Knoppix Specialists, by Robert Spotswood
Linux the Easy Way
You've probably heard about this other operating system called Linux by now. Perhaps you'd like to try it, but don't have a spare machine or hard drive available?
The thought of having to study how to install an operating system (and a different one at that) doesn't appeal to you? Then Knoppix is for you!
What is Knoppix?
Knoppix is a bootable version of Linux that runs completely off CD. No hard drive is required. No install required. It contains about 2.1 Gigs of software on one CD and supports a very wide range of hardware, although winmodems (most modern internal modems) are not supported. The hardware auto-detection and configuration means it will run almost effortlessly on any supported hardware. There are various wizards to help you configure any hardware that Knoppix can not auto configure.
Knoppix can use your hard drive if you want it to. By default, it will be in read-only mode so your data is safe from harm, but it can write to FAT and FAT32 partitions if so instructed.
With Knoppix, you'll get a full graphic interface, along with web browsing, email clients, an office suite, games, graphics software, security tools, diagnostic tools, and more. It has over a 1,000 different programs on that one CD.
Since it runs off CD, if you decide you don't like it, or make a mistake, simply reboot. Best of all, it's available completely free of charge. It can be downloaded from various websites (www.knopper.net/knoppix-mirrors/index-en.html), or the Linux SIG often has extra copies available.
Knoppix will run on almost any PC less than 5 years old, and many even older than that. It requires a 486 or better CPU (300 MHz or better recommended for the graphics mode), at least 16 MB of RAM for text mode and 96 MB for graphics mode with KDE (at least 128 MB of RAM is recommended to use the various office products), bootable CD-ROM drive, or a boot floppy and standard CD-ROM (IDE/ATAPI or SCSI), standard SVGA-compatible graphics card, serial or PS/2 standard mouse or IMPS/2-compatible USB-mouse. USB devices in general are supported, but they should be plugged in and turned on before booting for the auto configuration to detect them. Other, full fledged versions of Linux do not have this issue.
First and foremost, Knoppix allows you to try out Linux without having to make any real commitment. You don't have to go through a lengthy install process. You don't have to partition and format your hard drive. In fact, the only change you need to make to your computer is to change the boot order so the CD is booted before the hard drive. This makes Knoppix an excellent learning tool for new Linux users. Any mistake can be undone with a simple reboot.
Knoppix makes an excellent diagnostic tool. If you are having trouble with a piece of hardware under Microsoft Windows, try it under Knoppix. If it doesn't work under Knoppix (and it is supported), then you know you have a hardware problem. Otherwise, you have a Microsoft Windows problem. For such uses, it's best to run Knoppix before you have problems to get an idea of what hardware is supported and what is not.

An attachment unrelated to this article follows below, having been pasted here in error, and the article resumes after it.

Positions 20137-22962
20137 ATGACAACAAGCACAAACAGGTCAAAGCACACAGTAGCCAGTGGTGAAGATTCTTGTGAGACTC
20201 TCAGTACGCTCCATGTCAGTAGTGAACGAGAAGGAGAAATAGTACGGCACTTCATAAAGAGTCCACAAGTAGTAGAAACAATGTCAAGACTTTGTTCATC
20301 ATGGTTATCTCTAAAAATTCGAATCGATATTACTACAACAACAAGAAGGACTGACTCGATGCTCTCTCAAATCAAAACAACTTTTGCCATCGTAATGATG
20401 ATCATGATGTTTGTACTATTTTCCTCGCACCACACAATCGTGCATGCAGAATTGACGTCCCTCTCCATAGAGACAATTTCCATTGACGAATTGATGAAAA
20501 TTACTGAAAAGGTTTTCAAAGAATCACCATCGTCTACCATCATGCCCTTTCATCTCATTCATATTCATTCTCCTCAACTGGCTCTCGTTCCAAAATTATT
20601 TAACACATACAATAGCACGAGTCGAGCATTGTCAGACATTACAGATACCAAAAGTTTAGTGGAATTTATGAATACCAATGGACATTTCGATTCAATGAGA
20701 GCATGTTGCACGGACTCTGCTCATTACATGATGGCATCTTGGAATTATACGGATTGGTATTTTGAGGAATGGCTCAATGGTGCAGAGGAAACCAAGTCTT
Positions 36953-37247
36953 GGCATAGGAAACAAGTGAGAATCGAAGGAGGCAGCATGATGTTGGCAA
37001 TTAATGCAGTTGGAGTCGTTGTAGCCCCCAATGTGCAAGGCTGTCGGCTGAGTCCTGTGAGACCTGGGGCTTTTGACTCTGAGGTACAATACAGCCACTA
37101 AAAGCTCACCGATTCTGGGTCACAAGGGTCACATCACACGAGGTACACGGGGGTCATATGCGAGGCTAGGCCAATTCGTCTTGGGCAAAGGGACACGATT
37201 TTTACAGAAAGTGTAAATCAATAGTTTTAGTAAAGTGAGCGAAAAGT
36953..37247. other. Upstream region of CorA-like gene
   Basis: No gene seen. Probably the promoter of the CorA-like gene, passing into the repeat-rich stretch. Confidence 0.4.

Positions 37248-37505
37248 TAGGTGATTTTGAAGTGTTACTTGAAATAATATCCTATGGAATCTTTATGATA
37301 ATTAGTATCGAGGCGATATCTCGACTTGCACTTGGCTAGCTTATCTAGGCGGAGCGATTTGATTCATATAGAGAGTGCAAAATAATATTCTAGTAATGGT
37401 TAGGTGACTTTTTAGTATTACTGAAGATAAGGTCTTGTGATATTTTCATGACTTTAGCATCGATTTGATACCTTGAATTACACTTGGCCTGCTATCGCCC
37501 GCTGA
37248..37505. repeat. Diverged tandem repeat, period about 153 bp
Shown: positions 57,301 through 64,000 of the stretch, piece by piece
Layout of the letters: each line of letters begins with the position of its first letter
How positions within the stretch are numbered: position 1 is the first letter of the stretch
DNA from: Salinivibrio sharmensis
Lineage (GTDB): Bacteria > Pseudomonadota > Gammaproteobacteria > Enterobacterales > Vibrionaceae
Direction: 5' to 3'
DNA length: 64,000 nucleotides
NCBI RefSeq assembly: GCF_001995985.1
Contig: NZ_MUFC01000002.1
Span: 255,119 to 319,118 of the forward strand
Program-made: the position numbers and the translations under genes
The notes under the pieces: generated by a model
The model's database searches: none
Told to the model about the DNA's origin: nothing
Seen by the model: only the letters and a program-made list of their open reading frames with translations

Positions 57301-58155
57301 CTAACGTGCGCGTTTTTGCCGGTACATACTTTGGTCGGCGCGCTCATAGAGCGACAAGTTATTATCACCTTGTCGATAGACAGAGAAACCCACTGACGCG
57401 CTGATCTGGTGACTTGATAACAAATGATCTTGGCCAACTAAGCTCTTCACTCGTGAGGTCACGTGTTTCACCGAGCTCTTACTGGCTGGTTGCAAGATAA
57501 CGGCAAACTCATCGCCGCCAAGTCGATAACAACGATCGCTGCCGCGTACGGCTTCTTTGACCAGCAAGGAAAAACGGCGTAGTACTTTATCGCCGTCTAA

Because Knoppix runs off CD and in memory, it can also help protect your privacy. Unlike programs such as Internet Explorer, upon reboot, there is no history or files in your cache for someone to go through. Spyware (it seems like the majority of Windows machines do have spyware) and software keyloggers are useless against someone running Knoppix. Network monitoring is still an issue however.
Knoppix has a number of features useful for disaster recovery. Knoppix has been known to read files from partitions and hard drives Microsoft Windows would refuse to recognize. Infected with a virus or spyware? Knoppix can help you get on the Internet and download the software and instructions to remove your uninvited guest. Knoppix even includes an option to download and run a personal edition of F-prot (a virus scanner). Under the right conditions, you can clean viruses off your Microsoft Windows machine directly from Knoppix.
Do not judge the speed of Linux by the speed of Knoppix. Knoppix runs slower than most installed versions of Linux, including a hard drive install of Knoppix. This is due to the fact it runs off CD. CD's are slower than hard drives and no software can overcome that limitation. Your Microsoft Windows system is using a hard drive.
If you have a FAT or FAT32 partition available, you can run the CD image from the hard drive, and you will notice a considerable increase in speed. Those users with at least a Gig of RAM can also run Knoppix completely from memory which will also give you a speed boost once you have moved everything to memory.
Secondly, in order to get all this software and drivers to run off one CD, some good industrial strength compression has to be used. This means whenever some program is run, it must be decompressed first. This adds to the time it takes to run any program and makes Knoppix run slower.
Some Dell computer owners have reported that their computer won't start after using Knoppix. This is due to a known flaw in the Dell bios. Either remove the power cord for a few seconds or boot Knoppix with the kernel parameter "apm=real-mode-poweroff".
Knoppix is a fine example of the power of open source software. Give people the source code and the right to change it, and you'll be amazed at what is possible. That's what Linux is all about. Freedom and learning. If you've ever wondered what Linux is like, boot up Knoppix. To learn more about using Knoppix, or Linux in general, come to a meeting of the Houston Linux Users Group/Linux SIG (www.hlug.org).
Robert Spotswood, a HAL-PC member, is active in the Linux SIG and a freelance computer professional. He can be reached at email@example.com.
Robert Spotswood, a HAL-PC member, is active in the Linux SIG and a freelance computer professional. He can be reached at firstname.lastname@example.org